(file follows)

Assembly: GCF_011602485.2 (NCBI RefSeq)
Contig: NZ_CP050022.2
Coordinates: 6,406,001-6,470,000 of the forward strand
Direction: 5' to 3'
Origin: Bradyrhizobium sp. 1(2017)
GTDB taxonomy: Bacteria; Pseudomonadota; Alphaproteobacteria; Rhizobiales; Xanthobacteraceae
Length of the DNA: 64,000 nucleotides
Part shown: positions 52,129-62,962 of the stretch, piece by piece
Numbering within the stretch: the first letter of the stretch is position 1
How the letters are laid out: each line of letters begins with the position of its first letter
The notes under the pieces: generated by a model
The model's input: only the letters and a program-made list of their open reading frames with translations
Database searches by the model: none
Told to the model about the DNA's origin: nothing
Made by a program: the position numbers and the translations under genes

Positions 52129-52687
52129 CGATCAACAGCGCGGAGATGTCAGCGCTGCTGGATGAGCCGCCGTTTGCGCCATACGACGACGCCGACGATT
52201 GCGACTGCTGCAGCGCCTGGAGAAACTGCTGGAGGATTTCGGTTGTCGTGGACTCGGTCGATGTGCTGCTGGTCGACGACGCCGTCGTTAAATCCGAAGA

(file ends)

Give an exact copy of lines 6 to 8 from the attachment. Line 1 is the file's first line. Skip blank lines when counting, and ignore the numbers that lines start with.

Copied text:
GTDB taxonomy: Bacteria; Pseudomonadota; Alphaproteobacteria; Rhizobiales; Xanthobacteraceae
Length of the DNA: 64,000 nucleotides
Part shown: positions 52,129-62,962 of the stretch, piece by piece